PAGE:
The people are chooketh! But they still can’t have hot lockdown nosh
The government has swiftly tweaked the regulations banning cooked hot food, despite Saffers’ rising anger
The government has moved quickly to amend lockdown regulations, formally banning the sale of cooked hot food in updated regulations published on Monday.
This comes as anger grows at some of the government regulations meant to limit the spread of the contagious and potentially deadly coronavirus, with some seeing the rules as “draconian and unreasonable”.
Last week trade and industry minister Ebrahim Patel said retailers are not permitted to sell hot foods throughout the lockdown period. This is ostensibly to limit the movement of people as the government battles to curb the spread of the disease.
However, the ban on hot cooked food was not explicit in the previous regulations, prompting business lobby group Sakeliga to threaten legal action, saying “there is no lawful restriction on the production of ‘warm’, ‘cooked’ or ‘prepared’ food as the minister and his department continues to insist”.
Retail chain Woolworths had also obtained a legal opinion from law firm Webber Wentzel, which said there was no provision in the lockdown regulations that prohibits the sale of any category of food.
The reference of any ‘food product’ means any item that can be consumed by a human being.
“The word ‘any’ is intentionally used [in the regulations]. The reference of any ‘food product’ means any item that can be consumed by a human being. It does not matter whether the item is raw, processed, frozen or cooked; nor does it matter whether it is healthy or unhealthy; nor does it matter whether it is luxury or not. Whatever the item is, it can be sold to consumers,” according to the legal opinion.
Woolworths subsequently said it had decided to immediately close all hot-food counters to adhere to the communication by Patel, despite the legal opinion.
On Monday, cooperative governance and traditional affairs minister Nkosazana Dlamini-Zuma gazetted amendments to the regulations explicitly banning the sale of cooked food.
The previous regulations listed the sale of “any food product including non-alcoholic beverages” as an essential service. The updated regulations state that “any food product, including non-alcoholic beverages, but excluding cooked hot food” may be sold during the lockdown period.
DA MP and trade and industry spokesperson Dean Macpherson said Dlamini-Zuma has hurriedly amended the lockdown regulations to explicitly ban the sale of cooked foods “in an attempt to put a lid on the public humiliation minister Patel was subjected to after he stated on the 16th of April that ‘as the law stands’, the sale of cooked food was banned. This was clearly unlawful and Patel had to rely on his cabinet colleague to cure his legal nightmare.”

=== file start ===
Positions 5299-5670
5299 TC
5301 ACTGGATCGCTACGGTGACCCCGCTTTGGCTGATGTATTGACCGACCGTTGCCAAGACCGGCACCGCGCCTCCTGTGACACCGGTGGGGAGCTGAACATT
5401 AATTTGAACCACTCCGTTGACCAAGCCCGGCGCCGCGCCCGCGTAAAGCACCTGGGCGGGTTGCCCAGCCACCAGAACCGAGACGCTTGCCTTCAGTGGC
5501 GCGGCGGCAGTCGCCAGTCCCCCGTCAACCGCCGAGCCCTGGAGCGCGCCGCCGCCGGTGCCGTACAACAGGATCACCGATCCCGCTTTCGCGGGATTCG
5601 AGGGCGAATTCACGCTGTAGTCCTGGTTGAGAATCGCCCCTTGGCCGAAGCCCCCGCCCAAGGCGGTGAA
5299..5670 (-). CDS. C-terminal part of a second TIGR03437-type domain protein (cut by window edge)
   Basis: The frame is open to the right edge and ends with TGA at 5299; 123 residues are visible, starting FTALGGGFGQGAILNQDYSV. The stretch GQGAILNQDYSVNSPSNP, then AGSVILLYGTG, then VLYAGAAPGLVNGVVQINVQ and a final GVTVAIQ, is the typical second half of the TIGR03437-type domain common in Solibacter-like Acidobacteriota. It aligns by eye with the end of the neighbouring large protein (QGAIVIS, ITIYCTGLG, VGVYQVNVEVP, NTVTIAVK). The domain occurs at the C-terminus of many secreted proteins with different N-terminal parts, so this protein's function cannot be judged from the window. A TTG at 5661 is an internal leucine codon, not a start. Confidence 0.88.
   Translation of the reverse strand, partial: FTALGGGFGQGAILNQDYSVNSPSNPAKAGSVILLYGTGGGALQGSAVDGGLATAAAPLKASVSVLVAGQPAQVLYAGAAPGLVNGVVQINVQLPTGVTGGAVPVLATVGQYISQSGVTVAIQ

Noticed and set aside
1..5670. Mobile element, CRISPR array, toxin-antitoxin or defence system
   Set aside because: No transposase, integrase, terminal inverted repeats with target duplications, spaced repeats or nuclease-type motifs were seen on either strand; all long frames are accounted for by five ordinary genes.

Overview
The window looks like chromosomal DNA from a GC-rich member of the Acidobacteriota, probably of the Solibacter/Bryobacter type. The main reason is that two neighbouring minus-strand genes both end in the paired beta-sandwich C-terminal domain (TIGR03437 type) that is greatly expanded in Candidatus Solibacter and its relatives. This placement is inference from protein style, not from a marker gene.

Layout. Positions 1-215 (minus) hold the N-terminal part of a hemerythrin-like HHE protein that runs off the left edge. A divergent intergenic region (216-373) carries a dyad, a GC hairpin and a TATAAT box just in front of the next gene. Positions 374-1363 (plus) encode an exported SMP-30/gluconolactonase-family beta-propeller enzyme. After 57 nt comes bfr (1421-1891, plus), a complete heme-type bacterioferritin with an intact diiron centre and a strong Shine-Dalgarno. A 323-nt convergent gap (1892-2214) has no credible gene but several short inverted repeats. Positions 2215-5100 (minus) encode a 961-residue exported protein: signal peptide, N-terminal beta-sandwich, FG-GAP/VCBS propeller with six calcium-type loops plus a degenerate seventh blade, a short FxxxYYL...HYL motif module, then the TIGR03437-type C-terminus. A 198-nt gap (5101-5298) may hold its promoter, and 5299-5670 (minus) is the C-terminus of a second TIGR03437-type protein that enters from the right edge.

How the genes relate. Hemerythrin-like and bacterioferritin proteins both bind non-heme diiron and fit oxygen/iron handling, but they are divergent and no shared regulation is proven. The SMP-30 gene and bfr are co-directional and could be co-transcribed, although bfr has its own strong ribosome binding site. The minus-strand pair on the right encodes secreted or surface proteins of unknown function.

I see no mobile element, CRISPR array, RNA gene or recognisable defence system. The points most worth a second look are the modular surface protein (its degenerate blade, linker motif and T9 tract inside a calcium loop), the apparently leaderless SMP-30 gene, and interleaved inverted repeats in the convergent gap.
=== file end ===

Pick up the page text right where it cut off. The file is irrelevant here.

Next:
The DA was set to approach the North Gauteng High Court and lodge urgent papers to have Patel’s comments declared unlawful and to seek a personal costs order against him.
“Today’s amendment now makes what was illegal, legal and is shortsighted and mean spirited, especially for frontline healthcare workers, members of the security services, essential service workers and transport workers like truck drivers who rely on cooked food due to the work they are doing.
“This will also be particularly devastating for the elderly who may be unable to cook food due to their frailty,” Macpherson said.
He said he would write to Patel through the party’s lawyers, requesting the reasons for the ban on cooked and prepared food by midday on Tuesday.
“We will then be able to decide on our next course of action. The DA remains committed to ensuring that the executive does not overreach its mandate as we have seen. It is an important test case in the lockdown to ensure that ministers treat citizens with the respect they deserve and are held to account for their actions.”
On Monday, Sakeliga’s Daniel du Plessis said the measures were “irrational” and far from clear in “that they are contrary to recommendations made by a multitude of international bodies and experts”.
“It is important to note that the new regulations only prohibit the sale of warm foods and, accordingly, this represents a small step in the right direction.
“In contrast to some claims made by state entities in the last week, it seems that it is now permissible to prepare and sell frozen or cold foods. We encourage businesses to look into ways in which they can adapt to these restrictions to still serve their customers and support their employees,” said Du Plessis.
The organisation initially gave Patel until 9am on Monday to explain the ban or it would go to court. Patel asked for an extension until Wednesday.